Key Concepts and Rationalities in Canada's Environmental Enforcement Act: Tensions between Environmental Protection and Economic Development

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Title: Key Concepts and Rationalities in Canada's Environmental Enforcement Act: Tensions between Environmental Protection and Economic Development
Authors: Doyle, Jessica J.
Date: 2012
Abstract: This thesis first describes and analyzes the key concepts and rationalities that are dominant in the content of the Environmental Enforcement Act (EEA). The research project concludes that despite legislative shifts towards increased punishment and deterrence, key concepts and rationalities such as the importance of economic globalization, the continuation of risk-management and anthropocentric values, and the dominance of staples development can be observed in the content of the EEA. The EEA also reflects growing concerns towards managing known structural economic problems such as Canada’s staples development and economic globalization. Secondly, this thesis critically evaluates whether the EEA is likely to contribute towards the effectiveness of Canadian environmental governance strategies. The EEA is likely to be ineffective based on observations of structural challenges in environmental governance and the Canadian political economic context. Neoliberalism, economic globalization, risk management, anthropocentrism, and staples based economic development characterize the problems identified in existing research that the content of the EEA does not adequately address.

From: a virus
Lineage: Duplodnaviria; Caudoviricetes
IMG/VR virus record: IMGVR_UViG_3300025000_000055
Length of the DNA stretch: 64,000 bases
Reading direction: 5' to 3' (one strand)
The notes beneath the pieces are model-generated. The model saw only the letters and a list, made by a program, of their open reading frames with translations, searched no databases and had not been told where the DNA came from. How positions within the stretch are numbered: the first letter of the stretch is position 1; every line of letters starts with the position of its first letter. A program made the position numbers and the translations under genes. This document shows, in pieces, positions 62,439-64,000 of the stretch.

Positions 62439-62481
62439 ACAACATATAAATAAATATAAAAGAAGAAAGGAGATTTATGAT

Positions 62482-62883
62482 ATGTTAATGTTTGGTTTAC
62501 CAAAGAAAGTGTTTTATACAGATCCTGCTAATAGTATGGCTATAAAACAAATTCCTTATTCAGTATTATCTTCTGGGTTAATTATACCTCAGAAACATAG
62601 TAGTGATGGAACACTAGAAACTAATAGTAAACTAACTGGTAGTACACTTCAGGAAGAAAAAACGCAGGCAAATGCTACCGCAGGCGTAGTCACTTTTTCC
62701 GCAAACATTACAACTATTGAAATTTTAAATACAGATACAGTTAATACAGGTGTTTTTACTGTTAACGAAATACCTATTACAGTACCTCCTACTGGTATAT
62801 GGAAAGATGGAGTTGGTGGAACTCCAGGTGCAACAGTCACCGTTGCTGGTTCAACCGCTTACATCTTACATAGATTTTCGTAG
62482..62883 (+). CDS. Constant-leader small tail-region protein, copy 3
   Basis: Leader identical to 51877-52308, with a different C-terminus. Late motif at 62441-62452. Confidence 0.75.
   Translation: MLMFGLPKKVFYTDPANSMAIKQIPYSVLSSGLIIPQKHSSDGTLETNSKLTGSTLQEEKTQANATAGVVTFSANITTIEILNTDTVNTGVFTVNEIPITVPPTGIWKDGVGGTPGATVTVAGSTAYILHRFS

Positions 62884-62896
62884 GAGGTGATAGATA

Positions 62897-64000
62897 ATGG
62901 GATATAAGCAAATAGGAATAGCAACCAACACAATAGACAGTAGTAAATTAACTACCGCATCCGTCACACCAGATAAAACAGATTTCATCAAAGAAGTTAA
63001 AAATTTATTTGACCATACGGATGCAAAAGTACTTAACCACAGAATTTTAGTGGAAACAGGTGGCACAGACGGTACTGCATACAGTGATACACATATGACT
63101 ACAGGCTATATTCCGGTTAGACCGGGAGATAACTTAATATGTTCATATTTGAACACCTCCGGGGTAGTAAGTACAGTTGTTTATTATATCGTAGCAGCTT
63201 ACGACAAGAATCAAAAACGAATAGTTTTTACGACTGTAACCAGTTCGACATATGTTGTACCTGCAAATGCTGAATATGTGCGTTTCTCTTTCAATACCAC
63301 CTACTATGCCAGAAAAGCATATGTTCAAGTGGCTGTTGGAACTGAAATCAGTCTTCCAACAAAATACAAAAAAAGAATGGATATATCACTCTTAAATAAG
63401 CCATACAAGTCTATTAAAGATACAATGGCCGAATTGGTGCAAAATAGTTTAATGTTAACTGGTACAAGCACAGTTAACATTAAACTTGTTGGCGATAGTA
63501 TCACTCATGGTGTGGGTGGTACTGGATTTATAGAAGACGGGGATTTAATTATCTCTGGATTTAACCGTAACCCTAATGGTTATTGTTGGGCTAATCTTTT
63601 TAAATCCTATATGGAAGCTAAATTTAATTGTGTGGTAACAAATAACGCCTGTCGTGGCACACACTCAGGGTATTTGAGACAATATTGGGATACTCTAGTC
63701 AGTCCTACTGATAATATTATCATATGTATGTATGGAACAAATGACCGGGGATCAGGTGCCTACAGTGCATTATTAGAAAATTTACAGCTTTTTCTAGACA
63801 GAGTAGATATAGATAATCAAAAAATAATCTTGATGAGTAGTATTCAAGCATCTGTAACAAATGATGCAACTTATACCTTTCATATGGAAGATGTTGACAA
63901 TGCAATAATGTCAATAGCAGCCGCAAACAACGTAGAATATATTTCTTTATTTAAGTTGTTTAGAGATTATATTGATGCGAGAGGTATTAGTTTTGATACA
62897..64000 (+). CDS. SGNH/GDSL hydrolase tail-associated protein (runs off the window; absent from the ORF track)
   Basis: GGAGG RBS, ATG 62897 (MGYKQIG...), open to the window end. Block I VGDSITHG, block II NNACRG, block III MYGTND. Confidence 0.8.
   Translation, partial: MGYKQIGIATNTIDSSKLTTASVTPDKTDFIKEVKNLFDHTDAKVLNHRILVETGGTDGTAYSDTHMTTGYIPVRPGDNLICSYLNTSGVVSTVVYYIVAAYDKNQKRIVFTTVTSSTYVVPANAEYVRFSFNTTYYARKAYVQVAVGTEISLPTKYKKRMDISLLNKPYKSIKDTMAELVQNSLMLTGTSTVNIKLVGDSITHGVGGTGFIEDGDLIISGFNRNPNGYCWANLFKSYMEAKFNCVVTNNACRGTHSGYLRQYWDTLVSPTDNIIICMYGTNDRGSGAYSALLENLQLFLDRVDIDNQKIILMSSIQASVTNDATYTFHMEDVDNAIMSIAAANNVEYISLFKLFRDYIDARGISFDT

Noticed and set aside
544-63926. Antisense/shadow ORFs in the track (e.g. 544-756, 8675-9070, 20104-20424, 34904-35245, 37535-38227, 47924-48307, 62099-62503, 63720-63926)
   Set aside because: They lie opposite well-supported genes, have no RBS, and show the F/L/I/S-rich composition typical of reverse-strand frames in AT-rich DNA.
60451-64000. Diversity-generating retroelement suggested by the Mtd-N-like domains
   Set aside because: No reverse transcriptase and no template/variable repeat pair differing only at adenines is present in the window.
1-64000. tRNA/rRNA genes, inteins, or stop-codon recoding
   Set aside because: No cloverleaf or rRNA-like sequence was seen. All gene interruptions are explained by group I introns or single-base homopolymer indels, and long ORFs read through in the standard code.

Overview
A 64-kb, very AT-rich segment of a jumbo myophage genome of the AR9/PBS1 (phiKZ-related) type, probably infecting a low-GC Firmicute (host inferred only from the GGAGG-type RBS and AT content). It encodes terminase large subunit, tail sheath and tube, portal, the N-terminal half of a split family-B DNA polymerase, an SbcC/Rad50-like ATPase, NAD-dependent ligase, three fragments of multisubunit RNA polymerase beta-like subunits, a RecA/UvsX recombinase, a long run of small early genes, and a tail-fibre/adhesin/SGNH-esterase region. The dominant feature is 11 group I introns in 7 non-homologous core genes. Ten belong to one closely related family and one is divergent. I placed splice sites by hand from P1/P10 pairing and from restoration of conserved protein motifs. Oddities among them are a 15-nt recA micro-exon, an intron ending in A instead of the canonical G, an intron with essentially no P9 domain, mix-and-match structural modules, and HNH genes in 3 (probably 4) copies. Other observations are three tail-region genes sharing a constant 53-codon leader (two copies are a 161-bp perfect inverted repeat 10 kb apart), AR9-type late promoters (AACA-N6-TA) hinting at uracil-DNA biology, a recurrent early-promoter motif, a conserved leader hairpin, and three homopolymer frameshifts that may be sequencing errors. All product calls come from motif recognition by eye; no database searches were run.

URL: http://hdl.handle.net/10393/22813
http://dx.doi.org/10.20381/ruor-5678
CollectionThèses, 2011 - // Theses, 2011 -
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